Ask Finder: Should I use my flybuys points to book flights?
Whether flybuys beats Virgin depends on where you want to fly.
Free flights have always been a key attraction for flybuys (it's right there in the name). As noted, you have two options for reward flights with flybuys:
- Redeeming directly with flybuys in its travel rewards category. This has the advantage of letting you choose from multiple airlines, though you'll unsurprisingly need more points for flagship airlines than for low-cost carriers, and availability will vary.
- Converting your flybuys points to Virgin's Velocity scheme. You'll get 870 Velocity Points for each 2,000 flybuys points you convert, which you can use with Virgin and several of its partner airlines. (Our detailed guide tells you more about how this works.) Obviously, this wouldn't be a sensible choice if your nearest airport doesn't have Virgin services, but that doesn't apply in any of Australia's capital cities.
So which offers better value? Let's crunch the numbers for flights on Virgin itself. As a first example, I'm using a flight between Sydney and Melbourne, with a nominal booking date in early May.
For a one-way economy flight on Virgin between Sydney and Melbourne, you'll need 21,800 flybuys points. If you were to convert those points to Velocity instead, you'd have 8,700 Velocity Points (with 1,800 flybuys points left over).
To book Sydney to Melbourne using Velocity, you need 7,800 Velocity Points. You'll also have to pay carrier charges of around $27.24. (To avoid those, you need to pay 12,400 Velocity Points.)
Purely off that route, I'd call it a dead heat. Going with Velocity uses fewer points, but that means you have to pay the carrier charges. With that factored in, the value is similar.
So what happens with a longer-distance flight? Let's switch to Sydney to Hong Kong instead. The cheapest flybuys routing I could find direct on Virgin requires 124,400 flybuys points. That would have converted to 53,940 Velocity Points.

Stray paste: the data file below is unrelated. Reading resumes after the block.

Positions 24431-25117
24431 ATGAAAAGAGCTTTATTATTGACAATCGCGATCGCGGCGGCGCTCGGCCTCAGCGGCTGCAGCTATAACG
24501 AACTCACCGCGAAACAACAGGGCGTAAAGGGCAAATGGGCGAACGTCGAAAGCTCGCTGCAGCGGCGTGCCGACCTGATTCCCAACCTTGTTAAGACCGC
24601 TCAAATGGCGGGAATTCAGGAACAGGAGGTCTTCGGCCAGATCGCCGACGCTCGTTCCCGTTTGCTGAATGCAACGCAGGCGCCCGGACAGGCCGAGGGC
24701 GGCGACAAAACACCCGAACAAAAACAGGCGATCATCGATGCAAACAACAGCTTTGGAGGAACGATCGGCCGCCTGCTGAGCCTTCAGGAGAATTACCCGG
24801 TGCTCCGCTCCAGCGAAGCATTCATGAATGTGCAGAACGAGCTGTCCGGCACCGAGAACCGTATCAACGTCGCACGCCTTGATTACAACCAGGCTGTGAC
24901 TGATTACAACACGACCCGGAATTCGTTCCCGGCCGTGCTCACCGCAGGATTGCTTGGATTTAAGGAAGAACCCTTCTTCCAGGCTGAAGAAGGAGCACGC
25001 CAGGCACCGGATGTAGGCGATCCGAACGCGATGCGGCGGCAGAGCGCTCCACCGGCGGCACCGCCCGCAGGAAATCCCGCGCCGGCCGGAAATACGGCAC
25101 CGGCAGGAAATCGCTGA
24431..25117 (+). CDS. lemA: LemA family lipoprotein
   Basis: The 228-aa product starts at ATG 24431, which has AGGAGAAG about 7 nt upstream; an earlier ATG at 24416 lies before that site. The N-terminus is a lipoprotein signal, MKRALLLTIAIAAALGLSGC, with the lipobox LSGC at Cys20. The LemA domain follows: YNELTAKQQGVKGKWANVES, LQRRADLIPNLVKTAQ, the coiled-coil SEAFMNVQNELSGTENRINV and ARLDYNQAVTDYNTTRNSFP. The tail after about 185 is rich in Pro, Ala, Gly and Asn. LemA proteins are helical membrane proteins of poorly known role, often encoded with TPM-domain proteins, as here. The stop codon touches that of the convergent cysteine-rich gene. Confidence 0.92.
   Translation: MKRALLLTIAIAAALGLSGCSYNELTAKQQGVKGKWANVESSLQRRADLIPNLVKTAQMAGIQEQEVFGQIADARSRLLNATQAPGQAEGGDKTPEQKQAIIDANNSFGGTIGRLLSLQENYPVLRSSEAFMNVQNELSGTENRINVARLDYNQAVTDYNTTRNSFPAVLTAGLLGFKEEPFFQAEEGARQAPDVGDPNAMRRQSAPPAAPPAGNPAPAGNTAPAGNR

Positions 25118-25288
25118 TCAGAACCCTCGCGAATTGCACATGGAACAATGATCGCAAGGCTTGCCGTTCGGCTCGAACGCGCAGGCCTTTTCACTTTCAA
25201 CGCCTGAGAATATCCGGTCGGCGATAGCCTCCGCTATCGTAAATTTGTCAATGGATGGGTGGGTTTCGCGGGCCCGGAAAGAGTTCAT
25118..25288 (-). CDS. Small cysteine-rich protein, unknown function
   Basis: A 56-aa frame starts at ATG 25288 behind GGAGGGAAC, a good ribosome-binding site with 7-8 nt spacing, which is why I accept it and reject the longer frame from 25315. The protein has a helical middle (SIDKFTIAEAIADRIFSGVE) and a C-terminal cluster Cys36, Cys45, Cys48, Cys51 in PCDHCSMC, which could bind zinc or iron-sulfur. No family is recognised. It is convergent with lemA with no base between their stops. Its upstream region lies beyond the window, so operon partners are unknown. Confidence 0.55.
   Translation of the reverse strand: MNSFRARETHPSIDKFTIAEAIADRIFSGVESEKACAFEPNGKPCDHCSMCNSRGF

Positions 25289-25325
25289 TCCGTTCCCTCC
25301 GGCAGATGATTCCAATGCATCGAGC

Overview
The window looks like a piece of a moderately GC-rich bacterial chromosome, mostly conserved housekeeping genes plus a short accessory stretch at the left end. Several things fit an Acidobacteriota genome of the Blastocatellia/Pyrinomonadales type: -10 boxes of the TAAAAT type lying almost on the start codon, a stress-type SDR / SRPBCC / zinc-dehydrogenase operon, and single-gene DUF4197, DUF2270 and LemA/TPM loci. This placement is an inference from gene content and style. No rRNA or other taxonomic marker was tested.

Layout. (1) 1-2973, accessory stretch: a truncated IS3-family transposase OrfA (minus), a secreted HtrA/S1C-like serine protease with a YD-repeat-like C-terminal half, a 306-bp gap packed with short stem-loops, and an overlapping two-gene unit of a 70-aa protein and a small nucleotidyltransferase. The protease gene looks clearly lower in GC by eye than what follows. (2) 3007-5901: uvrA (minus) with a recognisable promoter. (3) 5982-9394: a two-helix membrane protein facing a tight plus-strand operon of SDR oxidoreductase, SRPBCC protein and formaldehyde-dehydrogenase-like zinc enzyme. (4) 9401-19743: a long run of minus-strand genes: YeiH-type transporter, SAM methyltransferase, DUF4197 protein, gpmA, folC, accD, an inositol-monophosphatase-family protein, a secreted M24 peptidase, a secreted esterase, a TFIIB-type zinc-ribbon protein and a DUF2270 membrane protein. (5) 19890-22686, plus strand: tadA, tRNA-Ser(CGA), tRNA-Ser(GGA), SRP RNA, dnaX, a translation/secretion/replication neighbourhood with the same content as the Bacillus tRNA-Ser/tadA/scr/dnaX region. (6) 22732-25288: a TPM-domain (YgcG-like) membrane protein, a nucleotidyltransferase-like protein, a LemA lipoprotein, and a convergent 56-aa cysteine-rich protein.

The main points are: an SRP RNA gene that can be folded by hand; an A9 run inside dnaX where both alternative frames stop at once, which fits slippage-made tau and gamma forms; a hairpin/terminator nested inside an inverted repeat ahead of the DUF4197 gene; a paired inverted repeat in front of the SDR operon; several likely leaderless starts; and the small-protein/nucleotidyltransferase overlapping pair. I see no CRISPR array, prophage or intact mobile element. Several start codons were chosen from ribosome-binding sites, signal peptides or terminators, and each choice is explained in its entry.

On Velocity, you need either 27,800 Velocity Points with $126.28 in carrier charges, or 48,900 Velocity Points with no charges. Even if you choose the no-carrier-charges option, that's better value than using your flybuys points. If you don't mind the carrier charges, you can get four seats using Velocity for the same price as one seat using flybuys.
The lesson here is that there's no single best choice. On some routes and for some dates, you'll get better value going through flybuys direct. On others, Velocity will give you much more bang for your points.
So a basic starting rule might be: keep your points with flybuys, check first with both flybuys travel and Virgin, and then move your points from flybuys if you decide Virgin is the better-value choice. That gives you maximum flexibility.
One aspect that approach doesn't take into account is that there are regular bonus offers where you get a higher number of Velocity Points (typically 15%) when you transfer from flybuys. These typically happen at least twice a year. That has the effect of making Velocity look like a more impressive deal. I usually keep my points in flybuys until this offer comes up, and then transfer them into Velocity.
My take? If your goal is to build a long-term frequent flyer stash and maximise its value, converting to Velocity makes more sense. If you're just after a single free flight, then flybuys' flexibility could appeal (and you can always move those points to Velocity if needed). Happy flight hunting!
Ask Finder is a regular column where Finder's expert writers answer your questions. All rates and fees are correct at time of publication and we only give general advice. Got a question for Points Finder? Hit us up on Facebook.
- Ask Finder: Should I spend my Velocity Points on Tigerair flights?
- Ask Finder: Will using my credit card at a newsagency count as a cash advance?
- Ask Finder: Will getting a new credit card affect my other cards?
- Ask Finder: What’s the best frequent flyer scheme for a US traveller?
- Ask Finder: What’s the difference between tenants in common and joint tenants?
Picture: Angus Kidman